As we honor the efforts and sacrifices of our
soldiers on distant battlefields, Americans should keep in mind the enduring debt we owe to our country’s military veterans. News and witness accounts remind us daily of the dangers soldiers confront in combat, but we don’t often hear about another threat they frequently face
when they return home: substance abuse.
Much has been researched and reported about PTSD and how it can
lead to self-medication. A less commonly discussed but equally powerful condition is moral injury.
Moral injury is a psychological trauma that describes extreme and unprecedented life experience including the aftermath of exposure to such events. Events are considered morally injurious if they “transgress deeply
held moral beliefs and expectations” Thus, the key precondition for moral
injury is an act of transgression, which shatters moral and ethical expectations that are rooted in religious or spiritual beliefs, or culture-based, organizational, and group-based rules about fairness, the value of life, and so forth.
Moral injury in war
- In the context of war, moral injuries may stem from direct participation in acts of combat, such as killing or harming others, or indirect acts, such as witnessing death or dying, failing to prevent immoral acts of others, or giving or receiving orders that are perceived as gross moral
violations. The act may have been carried out by an individual or a group, through a decision made individually or as a response to orders given by leaders.
- Unintentional Errors: Military personnel are well trained in the rules of engagement and do a remarkable job making life or death decisions in war; however, sometimes unintentional error leads to the
loss of life of non-combatants, setting the stage for moral injury.
- Transgressive Acts of Others: Service members can be morally injured by the transgression of peers and leaders who betray expectations in egregious ways.Moral injury may result in highly aversive and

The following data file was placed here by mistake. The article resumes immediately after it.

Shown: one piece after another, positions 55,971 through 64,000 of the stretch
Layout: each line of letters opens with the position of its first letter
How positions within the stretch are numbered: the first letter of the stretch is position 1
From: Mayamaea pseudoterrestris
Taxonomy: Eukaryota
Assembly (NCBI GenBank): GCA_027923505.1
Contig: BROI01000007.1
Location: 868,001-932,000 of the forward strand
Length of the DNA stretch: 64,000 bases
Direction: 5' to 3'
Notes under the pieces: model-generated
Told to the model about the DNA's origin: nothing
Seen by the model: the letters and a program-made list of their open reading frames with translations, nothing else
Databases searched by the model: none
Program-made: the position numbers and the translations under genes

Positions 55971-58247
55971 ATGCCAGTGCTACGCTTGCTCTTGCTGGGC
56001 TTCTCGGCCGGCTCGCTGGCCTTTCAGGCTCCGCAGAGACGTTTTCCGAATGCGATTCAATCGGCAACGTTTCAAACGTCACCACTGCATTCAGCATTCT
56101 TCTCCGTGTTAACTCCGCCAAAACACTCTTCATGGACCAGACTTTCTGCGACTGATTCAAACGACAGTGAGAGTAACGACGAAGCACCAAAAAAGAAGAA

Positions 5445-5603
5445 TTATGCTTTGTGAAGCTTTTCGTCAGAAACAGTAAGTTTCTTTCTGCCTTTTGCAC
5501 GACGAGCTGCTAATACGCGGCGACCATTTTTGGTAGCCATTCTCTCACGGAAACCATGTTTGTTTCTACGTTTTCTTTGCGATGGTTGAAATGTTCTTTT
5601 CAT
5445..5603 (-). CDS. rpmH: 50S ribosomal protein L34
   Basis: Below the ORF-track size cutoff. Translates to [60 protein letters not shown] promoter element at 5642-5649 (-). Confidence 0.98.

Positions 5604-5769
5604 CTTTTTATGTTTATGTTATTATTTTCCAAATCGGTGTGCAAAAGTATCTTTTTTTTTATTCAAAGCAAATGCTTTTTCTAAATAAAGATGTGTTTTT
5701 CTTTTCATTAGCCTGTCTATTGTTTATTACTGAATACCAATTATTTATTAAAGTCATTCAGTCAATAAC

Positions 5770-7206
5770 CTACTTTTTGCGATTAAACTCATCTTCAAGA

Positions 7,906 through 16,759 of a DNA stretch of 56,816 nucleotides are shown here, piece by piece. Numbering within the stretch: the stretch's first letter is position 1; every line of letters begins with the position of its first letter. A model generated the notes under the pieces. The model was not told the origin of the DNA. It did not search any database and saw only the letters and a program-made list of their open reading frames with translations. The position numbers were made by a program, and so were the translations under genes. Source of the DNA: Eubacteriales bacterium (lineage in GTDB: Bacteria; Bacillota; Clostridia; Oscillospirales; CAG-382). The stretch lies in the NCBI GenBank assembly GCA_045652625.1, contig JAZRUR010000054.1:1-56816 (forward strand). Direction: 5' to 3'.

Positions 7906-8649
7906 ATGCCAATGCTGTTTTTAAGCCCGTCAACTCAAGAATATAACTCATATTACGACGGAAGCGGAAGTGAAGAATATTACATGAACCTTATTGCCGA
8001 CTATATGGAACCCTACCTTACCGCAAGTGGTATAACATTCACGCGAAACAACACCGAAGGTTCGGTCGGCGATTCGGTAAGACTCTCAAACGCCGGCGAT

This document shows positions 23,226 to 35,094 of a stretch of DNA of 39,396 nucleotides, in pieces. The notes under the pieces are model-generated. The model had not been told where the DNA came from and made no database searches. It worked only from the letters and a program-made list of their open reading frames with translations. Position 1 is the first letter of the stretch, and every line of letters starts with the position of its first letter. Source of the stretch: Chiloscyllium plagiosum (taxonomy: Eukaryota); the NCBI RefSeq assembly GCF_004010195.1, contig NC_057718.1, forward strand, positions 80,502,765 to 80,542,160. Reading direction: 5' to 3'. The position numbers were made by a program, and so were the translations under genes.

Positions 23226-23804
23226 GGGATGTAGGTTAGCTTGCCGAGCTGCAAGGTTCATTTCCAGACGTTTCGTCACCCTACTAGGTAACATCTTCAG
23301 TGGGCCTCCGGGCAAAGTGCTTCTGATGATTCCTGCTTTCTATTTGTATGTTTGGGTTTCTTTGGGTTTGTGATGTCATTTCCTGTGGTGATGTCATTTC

haunting state of inner conflict and turmoil.
Emotional responses may include:
- Shame, “I am an evil terrible person; I am unforgivable”
- Anxiety about possible consequences
- Anger about betrayal-based moral injuries
Behavioral manifestations of moral injury may include:
- Withdrawal and self-condemnation
- Self-harming (for example suicidal ideation or attempts)
- Self-handicapping behaviors (for example alcohol or drug use, self-sabotaging relationships, etc.)
Mental Health and Substance Abuse Statistics
There are an estimated 23.4 million veterans in the United States, and about 2.2 million military service members and 3.1 million immediate family
- Approximately 50% of returning service members who need treatment for mental health conditions seek it, but only slightly more than half who
receive treatment receive adequate care.
- Between 2004 and 2006, 7.1% of U.S. veterans met the criteria for a
substance use disorder.
- The Army suicide rate reached an all-time high in 2012.
- In the 5 years from 2005 to 2009, more than 1,100 members of the Armed Forces took their own lives, an average of 1 suicide every 36 hours.
- Mental and substance use disorders caused more hospitalizations among U.S. troops in 2009 than any other cause.
- Prescription drug abuse doubled among U.S. military personnel from 2002 to 2005 and almost tripled between 2005 and 2008.
- An internal Army investigation report released Tuesday revealed that 25% to 35% of about 10,000 soldiers assigned to special units for the wounded, ill or injured are addicted to or dependent on drugs, according to their nurses and case managers.
- In an attempt to respond to the needs of the men and women of our active duty military and returning veterans, “military doctors wrote almost 3.8 million prescriptions for pain relief medication for service members in 2009- four times more than the 866,773 doses handed out
in 2001, according to data from the Pentagon health office.”
(USA Today, March 17, 2010)
- From 2005 to 2009, the number of troops diagnosed each year with substance abuse disorders jumped 50% to nearly 40,000, the Pentagon says. And substance abuse hospitalizations increased from 100 troops per month in 2003 to more than 250 per month in 2009. Our soldiers are coming back from combat wounded, injured and in need of rehab.